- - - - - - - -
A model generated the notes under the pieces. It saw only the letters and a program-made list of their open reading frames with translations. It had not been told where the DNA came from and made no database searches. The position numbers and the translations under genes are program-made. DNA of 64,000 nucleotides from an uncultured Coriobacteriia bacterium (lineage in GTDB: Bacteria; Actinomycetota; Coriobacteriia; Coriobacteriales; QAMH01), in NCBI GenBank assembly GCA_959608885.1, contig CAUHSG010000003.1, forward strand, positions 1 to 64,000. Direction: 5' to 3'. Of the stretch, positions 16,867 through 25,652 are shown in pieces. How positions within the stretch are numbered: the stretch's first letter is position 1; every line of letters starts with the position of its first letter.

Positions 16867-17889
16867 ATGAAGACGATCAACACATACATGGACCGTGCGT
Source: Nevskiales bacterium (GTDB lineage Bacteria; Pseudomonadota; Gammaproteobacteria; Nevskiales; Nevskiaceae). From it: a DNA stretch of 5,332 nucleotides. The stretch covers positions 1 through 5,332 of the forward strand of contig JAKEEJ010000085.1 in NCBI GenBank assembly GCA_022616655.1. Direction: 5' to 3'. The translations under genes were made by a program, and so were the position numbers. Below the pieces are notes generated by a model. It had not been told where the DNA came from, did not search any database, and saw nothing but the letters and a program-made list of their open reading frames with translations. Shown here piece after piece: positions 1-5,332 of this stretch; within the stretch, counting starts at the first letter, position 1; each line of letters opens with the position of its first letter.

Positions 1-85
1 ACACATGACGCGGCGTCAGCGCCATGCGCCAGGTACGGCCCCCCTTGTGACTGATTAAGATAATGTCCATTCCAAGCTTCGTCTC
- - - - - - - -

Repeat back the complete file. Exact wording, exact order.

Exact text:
A model generated the notes under the pieces. It saw only the letters and a program-made list of their open reading frames with translations. It had not been told where the DNA came from and made no database searches. The position numbers and the translations under genes are program-made. DNA of 64,000 nucleotides from an uncultured Coriobacteriia bacterium (lineage in GTDB: Bacteria; Actinomycetota; Coriobacteriia; Coriobacteriales; QAMH01), in NCBI GenBank assembly GCA_959608885.1, contig CAUHSG010000003.1, forward strand, positions 1 to 64,000. Direction: 5' to 3'. Of the stretch, positions 16,867 through 25,652 are shown in pieces. How positions within the stretch are numbered: the stretch's first letter is position 1; every line of letters starts with the position of its first letter.

Positions 16867-17889
16867 ATGAAGACGATCAACACATACATGGACCGTGCGT
Source: Nevskiales bacterium (GTDB lineage Bacteria; Pseudomonadota; Gammaproteobacteria; Nevskiales; Nevskiaceae). From it: a DNA stretch of 5,332 nucleotides. The stretch covers positions 1 through 5,332 of the forward strand of contig JAKEEJ010000085.1 in NCBI GenBank assembly GCA_022616655.1. Direction: 5' to 3'. The translations under genes were made by a program, and so were the position numbers. Below the pieces are notes generated by a model. It had not been told where the DNA came from, did not search any database, and saw nothing but the letters and a program-made list of their open reading frames with translations. Shown here piece after piece: positions 1-5,332 of this stretch; within the stretch, counting starts at the first letter, position 1; each line of letters opens with the position of its first letter.

Positions 1-85
1 ACACATGACGCGGCGTCAGCGCCATGCGCCAGGTACGGCCCCCCTTGTGACTGATTAAGATAATGTCCATTCCAAGCTTCGTCTC